You can add a static route to a routing table using the route add command. To do this, specify the route, the network mask, and the destination IP address of the network card your router will use to get the packet to its destination network.

The syntax for the route add command is as follows:

route add 192.168.2.1 mask (255.255.255.0) 192.168.2.4

Adding a static address is not permanent; in other words, it will most likely be gone when the system reboots. To make it persistent (the route is still in the routing table on boot), you can use the switch with the command.

Dynamic Routing

In a dynamic routing environment, routers use special routing protocols to communicate. The purpose of these protocols is simple: They enable routers to pass on information about themselves to other routers so that other routers can build routing tables. Two types of routing protocols are used: the older distance-vector protocols and the newer link-state protocols.

Distance-Vector Routing

With distance-vector router communications, each router on the network communicates all the routes it knows about to the routers to which it is directly attached. In this way, routers communicate only with their router neighbors and are unaware of other routers that may be on the network.

The communication between distance-vector routers is known as hops. On the network, each router represents one hop, so a network using six routers has five hops between the first and last router.

The tracert command is used in a Windows environment to see how many hops a packet takes to reach a destination. To try this at the command prompt, enter tracert comptia.org. Figure 3.4 shows an example of the output on a Windows 7 workstation.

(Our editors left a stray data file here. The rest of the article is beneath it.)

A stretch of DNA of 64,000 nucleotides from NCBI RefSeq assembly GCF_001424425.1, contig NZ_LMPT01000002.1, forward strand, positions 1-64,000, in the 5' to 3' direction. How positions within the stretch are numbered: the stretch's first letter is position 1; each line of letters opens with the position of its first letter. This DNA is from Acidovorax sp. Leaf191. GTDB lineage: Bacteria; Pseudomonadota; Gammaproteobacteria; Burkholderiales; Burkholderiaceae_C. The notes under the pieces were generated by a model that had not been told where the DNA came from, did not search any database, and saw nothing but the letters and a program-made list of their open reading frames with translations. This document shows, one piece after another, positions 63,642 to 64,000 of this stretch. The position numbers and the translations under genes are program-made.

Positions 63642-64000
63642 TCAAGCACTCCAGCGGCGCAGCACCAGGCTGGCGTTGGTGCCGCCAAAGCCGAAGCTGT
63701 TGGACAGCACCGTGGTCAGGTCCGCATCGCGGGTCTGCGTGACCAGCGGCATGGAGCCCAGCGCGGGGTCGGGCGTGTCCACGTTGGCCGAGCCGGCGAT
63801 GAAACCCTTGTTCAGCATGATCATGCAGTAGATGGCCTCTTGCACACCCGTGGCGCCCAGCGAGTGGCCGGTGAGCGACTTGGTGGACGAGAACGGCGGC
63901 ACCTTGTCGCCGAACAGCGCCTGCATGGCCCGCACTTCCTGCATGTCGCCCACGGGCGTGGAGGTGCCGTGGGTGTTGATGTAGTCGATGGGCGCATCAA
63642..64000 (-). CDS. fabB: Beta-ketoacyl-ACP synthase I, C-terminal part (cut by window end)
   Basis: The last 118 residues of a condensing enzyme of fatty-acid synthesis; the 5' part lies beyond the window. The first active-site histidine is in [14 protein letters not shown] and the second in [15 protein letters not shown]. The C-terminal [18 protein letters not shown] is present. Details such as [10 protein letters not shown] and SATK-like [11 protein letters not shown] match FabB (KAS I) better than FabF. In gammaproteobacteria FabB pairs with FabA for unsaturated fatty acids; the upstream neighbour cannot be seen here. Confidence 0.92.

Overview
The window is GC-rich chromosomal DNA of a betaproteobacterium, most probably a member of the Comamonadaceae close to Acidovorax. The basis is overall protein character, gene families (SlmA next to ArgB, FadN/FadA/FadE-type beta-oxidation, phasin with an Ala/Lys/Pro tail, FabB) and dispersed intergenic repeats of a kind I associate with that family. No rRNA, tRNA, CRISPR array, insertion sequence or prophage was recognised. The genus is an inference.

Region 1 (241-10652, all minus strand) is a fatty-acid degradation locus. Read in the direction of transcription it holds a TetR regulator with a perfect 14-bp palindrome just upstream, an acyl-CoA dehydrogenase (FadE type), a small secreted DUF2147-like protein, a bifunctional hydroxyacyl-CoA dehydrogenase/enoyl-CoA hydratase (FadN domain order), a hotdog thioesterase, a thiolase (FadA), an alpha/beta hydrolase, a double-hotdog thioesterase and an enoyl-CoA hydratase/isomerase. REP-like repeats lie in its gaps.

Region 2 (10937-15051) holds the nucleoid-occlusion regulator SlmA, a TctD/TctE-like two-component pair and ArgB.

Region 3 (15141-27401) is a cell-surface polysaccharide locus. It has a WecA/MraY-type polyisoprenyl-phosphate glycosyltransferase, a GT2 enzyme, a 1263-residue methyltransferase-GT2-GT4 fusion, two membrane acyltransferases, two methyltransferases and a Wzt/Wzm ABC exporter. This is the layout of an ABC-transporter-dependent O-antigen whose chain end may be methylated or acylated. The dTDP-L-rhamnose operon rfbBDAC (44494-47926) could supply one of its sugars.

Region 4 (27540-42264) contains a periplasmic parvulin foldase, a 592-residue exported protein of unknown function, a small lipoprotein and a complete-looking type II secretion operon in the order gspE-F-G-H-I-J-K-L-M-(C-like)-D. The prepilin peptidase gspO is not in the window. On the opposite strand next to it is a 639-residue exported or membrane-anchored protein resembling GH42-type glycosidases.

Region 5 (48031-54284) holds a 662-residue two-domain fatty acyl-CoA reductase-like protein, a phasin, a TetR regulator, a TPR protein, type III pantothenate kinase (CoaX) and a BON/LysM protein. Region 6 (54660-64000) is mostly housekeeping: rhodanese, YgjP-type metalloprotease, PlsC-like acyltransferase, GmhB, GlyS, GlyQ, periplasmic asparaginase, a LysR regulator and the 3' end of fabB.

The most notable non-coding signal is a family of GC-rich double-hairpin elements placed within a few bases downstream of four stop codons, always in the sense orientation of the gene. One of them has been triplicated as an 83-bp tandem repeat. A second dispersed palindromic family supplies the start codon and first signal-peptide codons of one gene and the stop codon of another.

Figure 3.4.

Figure 3.4. The results of running tracert on a Windows 7 system.

Several distance-vector protocols are in use today, including Routing Information Protocol (RIP and RIPv2), Enhanced Interior Gateway Routing Protocol (EIGRP), and Border Gateway Protocol (BGP):

  • RIP: As mentioned, RIP is a distance-vector routing protocol. RIP is limited to a maximum of 15 hops. One of the downsides of the protocol is that the original specification required router updates to be transmitted every 30 seconds. On smaller networks this is acceptable; however, this can result in a huge traffic load on larger networks. The original RIP specification also did not support router authentication, leaving it vulnerable to attacks.
  • RIPv2: The second version of RIP dealt with the shortcomings of the original design. Authentication was included to enable secure transmissions, also, it changed from a networkwide broadcast discovery method to a multicast method to reduce overall network traffic. However, to maintain compatibility with RIP, RIPv2 still supports a limit of 15 hops.
  • BGP: A routing protocol often associated with the Internet. BGP can be used between gateway hosts on the Internet. BGP examines the routing table, which contains a list of known routers, the addresses they can reach, and a cost metric associated with the path to each router so that the best available route is chosen. BGP communicates between the routers using TCP.